‘Sudan war impacting environment and climate’

Resarcher and writer Iman Seifeldin (Photo: supplied)

The war that erupted in Sudan between the Sudanese Armed Forces (SAF) and the paramilitary Rapid Support Forces (RSF) nearly 15 months ago has impacted the environment and climate in Sudan, particularly in Darfur, according to a leading Sudanese environmental activist, who asks whether these can be considered ‘climate crimes’, to be brought before the International Criminal Court (ICC).

Iman Seifeldin, a researcher in the fields of environment, conflicts, and migration, and a board member and founder of the Sudanese Environmental Association, explains in an interview with Radio Dabanga’s Sudanese Files programme, broadcast Friday, that the ICC specialises in prosecuting war crimes, crimes against humanity, genocide, and crimes of aggression.

Seifeldin points out that the war in Darfur, which began between rebel movements and the Sudanese regime of Omar Al Bashir in early 2003, affected the entire region. Similarly, the ongoing SAF-RSF armed conflict impacts all parts of Darfur.

“Most of the population in the Darfur region are farmers and herders, relying on the land for their livelihood. Due to the wars, the majority now live in camps after being forced to flee their homes, and the violence prevents them from returning to their lands and resuming their economic activities. The impact on the environment is significant; when agricultural lands are left uncultivated for many years, the soil is exposed to erosion, making it extremely difficult to restore its productive capacity,” she explained.

“This is a clear example of how forced displacement due to war, in the long term, affects the suitability of lands for agriculture, causes damage, and has consequences for the population’s return post-conflict.”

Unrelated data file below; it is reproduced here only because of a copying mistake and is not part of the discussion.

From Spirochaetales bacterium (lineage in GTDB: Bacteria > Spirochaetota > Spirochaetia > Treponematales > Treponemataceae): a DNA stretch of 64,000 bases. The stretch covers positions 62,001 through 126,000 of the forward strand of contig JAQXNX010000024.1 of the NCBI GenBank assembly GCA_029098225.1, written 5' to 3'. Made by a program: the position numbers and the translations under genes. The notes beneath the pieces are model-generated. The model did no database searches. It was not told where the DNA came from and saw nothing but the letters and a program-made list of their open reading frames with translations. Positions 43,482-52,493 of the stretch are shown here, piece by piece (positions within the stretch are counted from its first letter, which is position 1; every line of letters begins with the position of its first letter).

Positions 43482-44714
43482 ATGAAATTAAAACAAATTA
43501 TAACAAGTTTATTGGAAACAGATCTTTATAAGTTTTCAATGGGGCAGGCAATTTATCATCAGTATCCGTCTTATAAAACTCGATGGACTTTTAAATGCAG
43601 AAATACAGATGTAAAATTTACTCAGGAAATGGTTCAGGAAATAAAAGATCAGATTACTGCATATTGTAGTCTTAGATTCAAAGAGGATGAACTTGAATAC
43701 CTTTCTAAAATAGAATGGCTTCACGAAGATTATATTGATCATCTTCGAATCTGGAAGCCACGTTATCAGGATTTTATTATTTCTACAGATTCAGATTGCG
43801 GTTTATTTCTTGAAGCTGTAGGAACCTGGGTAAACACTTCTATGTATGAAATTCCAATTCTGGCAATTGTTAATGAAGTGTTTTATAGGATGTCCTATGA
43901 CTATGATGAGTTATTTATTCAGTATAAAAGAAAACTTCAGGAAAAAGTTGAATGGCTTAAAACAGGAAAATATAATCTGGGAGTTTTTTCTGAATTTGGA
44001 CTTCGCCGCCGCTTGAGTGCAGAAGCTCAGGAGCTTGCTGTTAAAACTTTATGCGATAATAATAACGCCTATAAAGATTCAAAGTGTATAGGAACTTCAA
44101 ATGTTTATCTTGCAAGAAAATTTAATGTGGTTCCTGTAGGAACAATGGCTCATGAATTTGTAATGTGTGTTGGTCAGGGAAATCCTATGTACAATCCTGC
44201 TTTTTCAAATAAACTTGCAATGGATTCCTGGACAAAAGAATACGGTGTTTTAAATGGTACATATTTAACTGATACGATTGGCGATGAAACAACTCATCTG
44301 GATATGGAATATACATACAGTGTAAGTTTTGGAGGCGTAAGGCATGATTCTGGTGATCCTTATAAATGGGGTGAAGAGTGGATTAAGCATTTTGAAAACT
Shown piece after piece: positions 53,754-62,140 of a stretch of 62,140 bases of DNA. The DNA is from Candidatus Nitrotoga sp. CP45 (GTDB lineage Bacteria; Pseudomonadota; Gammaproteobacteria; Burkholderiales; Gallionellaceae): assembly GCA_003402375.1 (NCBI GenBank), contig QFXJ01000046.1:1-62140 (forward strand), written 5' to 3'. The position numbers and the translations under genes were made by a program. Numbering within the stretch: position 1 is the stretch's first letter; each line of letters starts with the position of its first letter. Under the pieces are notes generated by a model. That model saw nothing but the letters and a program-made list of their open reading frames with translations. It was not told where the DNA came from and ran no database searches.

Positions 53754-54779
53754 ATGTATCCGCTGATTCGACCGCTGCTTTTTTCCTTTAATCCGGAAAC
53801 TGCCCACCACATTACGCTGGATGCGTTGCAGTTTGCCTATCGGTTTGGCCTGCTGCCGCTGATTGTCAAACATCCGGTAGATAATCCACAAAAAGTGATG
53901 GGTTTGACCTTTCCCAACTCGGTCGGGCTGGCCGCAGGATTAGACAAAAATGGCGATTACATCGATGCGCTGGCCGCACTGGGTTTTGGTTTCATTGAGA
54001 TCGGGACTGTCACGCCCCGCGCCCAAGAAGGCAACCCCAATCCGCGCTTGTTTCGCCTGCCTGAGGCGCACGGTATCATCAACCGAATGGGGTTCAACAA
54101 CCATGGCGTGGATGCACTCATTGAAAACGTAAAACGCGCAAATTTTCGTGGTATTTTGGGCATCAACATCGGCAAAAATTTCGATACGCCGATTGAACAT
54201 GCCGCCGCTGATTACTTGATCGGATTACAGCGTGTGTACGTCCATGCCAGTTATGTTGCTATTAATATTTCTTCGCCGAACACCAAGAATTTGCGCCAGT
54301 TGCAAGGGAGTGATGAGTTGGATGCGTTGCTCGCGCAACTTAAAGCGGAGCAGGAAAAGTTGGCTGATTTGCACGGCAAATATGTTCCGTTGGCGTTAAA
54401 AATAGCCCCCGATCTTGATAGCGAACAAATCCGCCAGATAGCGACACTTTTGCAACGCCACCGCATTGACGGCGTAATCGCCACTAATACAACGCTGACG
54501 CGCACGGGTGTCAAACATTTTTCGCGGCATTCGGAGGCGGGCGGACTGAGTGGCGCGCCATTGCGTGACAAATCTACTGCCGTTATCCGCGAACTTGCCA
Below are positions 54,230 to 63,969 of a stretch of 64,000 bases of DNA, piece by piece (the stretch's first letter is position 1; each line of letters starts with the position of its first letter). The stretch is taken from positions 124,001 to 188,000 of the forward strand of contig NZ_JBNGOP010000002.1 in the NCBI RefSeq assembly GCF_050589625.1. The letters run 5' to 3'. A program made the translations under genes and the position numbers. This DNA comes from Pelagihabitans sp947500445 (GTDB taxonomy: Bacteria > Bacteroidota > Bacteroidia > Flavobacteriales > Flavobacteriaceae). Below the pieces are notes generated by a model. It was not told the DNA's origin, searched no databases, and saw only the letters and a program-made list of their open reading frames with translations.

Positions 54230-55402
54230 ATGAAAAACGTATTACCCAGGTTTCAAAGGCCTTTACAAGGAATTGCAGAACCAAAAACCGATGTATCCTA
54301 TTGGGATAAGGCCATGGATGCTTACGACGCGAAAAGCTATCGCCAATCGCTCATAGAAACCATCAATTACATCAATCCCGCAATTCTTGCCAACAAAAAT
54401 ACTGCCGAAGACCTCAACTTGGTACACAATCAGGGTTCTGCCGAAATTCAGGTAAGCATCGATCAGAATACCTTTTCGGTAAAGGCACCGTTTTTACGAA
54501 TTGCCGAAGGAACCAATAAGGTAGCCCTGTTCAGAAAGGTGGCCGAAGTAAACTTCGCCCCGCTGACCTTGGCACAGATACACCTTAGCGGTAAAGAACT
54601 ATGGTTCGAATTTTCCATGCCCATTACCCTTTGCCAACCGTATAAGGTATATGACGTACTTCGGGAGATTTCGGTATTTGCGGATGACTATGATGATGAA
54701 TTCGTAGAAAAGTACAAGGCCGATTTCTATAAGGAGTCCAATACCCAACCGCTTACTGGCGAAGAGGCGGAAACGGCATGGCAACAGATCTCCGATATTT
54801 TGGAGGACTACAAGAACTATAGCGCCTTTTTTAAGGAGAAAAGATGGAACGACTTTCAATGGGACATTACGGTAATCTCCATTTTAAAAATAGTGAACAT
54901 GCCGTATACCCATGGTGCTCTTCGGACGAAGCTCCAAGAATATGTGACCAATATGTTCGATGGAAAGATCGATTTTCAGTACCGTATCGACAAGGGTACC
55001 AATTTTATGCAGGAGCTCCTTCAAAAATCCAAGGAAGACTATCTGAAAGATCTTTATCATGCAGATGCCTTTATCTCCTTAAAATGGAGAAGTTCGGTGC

The environmentalist mentions the Kondowa forest southeast of Nyala, the capital of South Darfur, which disappeared entirely due to illegal logging. Displaced Darfuris, having lost their livelihoods in agriculture and herding, became dependent on producing and selling firewood. This led to the destruction of the local plant and animal environment.

She warns that the destruction of forests and the resultant climate change will manifest over time, reducing atmospheric humidity and moderate weather, alongside the complete loss of vegetation cover, which she terms as a fully-fledged environmental crime.

ICC jurisdiction

Seifeldin emphasises that the ICC could adapt its statutes to prosecute environmental crimes, as legal texts allow for this despite the lack of precision in ICC laws defining environmental damage.

“Generally, where war crimes are committed, environmental crimes related to the living conditions of the population are likely to occur, such as depriving people of food and medicine. These are included in the Rome Statute and defined as crimes against humanity or genocide,” Seifeldin explains.

“This enables the ICC to include in its jurisdiction a set of laws related to the natural environment and the severe danger to people’s lives. For the court to begin examining environmental cases in Darfur, various legislative levels in Sudan, including federal, state, and local laws, must be considered. The specificity of Darfur, which has a regional level according to the October 2020 Juba Peace Agreement, further complicates the determination of responsibilities.”

Specialised Teams

Seifeldin adds that environmental crime cases require different levels of investigation, addressing various aspects such as pollution associated with gold mining.

“The ICC needs to appoint investigators with environmental specialisations and knowledge of Sudan’s environment. They should be able to take soil, water, or air samples from affected areas to monitor and audit environmental crimes.”

Seifeldin concludes by calling on the ICC to help Sudan establish specialised courts for environmental crimes, not only in Darfur but throughout Sudan. She stresses that preserving the environment is crucial for achieving political, economic, and developmental stability, as it is the fundamental starting point for the people’s lives in Sudan.

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